Hospital Ownership of Physician Practices May Be Driving Up Prices
There is a current trend occurring across the country of hospitals buying doctors’ practices. Statistics show that the number of practices owned by hospitals has doubled from 2001 to 2008, meaning less physician owned practices. The results of this vertical integration means there are many more producers of services that are either commonly owned or related.
So why should hospitals and doctors integrate? The Affordable Care Act provides incentives in the form of Medicare payment bonuses for hospitals and practices to form what are known as Accountable Care Organizations.
On the surface, this integration may appear to be a positive aspect that should lead to higher levels of patient care with better efficiency and quality of care. However, some research and studies have suggested otherwise. One new study, in fact, shows that this vertical integration of practices and hospitals is actually leading to higher costs for consumers.
Published in Health Affairs magazine the study is titled “Vertical Integration: Hospital Ownership of Physician Practices is Associated with Higher Prices and Spending.” The research was conducted by researchers at Stanford University and studied 2.1 million hospital claims made between 2001 and 2007. These claims were for fee-for-service private health plans.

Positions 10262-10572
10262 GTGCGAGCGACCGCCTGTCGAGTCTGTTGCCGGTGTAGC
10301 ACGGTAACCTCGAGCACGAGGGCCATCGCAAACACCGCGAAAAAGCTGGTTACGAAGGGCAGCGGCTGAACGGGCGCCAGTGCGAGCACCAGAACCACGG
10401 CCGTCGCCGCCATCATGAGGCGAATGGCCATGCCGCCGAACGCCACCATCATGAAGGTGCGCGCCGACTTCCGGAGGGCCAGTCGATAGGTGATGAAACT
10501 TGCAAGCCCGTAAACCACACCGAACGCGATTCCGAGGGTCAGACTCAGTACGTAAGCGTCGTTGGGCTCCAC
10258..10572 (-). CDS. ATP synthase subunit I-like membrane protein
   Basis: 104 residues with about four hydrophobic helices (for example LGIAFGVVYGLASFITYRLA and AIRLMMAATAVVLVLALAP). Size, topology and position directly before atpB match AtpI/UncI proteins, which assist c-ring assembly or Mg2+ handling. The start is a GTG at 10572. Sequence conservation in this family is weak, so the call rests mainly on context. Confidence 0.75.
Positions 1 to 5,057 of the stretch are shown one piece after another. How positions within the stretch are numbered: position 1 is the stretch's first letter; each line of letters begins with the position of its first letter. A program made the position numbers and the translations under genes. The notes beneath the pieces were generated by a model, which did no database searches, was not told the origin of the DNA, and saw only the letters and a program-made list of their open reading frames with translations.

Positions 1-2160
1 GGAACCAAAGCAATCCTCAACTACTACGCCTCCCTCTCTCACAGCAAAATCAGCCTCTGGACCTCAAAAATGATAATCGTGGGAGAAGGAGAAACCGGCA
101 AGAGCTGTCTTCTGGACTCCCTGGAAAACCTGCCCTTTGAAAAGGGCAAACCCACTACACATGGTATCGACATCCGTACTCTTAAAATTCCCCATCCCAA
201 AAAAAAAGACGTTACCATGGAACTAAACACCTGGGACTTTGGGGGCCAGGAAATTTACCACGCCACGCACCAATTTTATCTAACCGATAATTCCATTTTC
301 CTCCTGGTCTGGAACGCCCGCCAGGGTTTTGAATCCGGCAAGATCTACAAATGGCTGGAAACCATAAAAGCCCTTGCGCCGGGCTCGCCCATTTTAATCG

The study actually had mixed results. It did indicate that this vertical integration could prove negative for consumers who are privately insured. The study did find that practices owned by hospitals led to higher prices, as well as higher levels of hospital spending.
Additionally, the study acknowledges that in certain cases the integration is beneficial to patients in terms of higher levels of coordination of care between doctors and physicians.
There are, however, other concerns identified by the research. This integration can increase the market power of providers and can also encourage physicians to engage in unneeded or inappropriate treatment to obtain payments or kickbacks, which would be illegal if made formally.
Vice President of trend analysis at the American Hospital Association Caroline Steinberg said that the goal of this integration is not to raise prices. She indicated that hospitals and practices are integrating in order to engage doctors in new and innovative payment processes, such as bundling payments for single services.
Finally, the study did not examine the impact of vertical integration on the quality of care or patient health outcomes. Researchers who worked on the study do say that this topic is an important topic requiring additional research.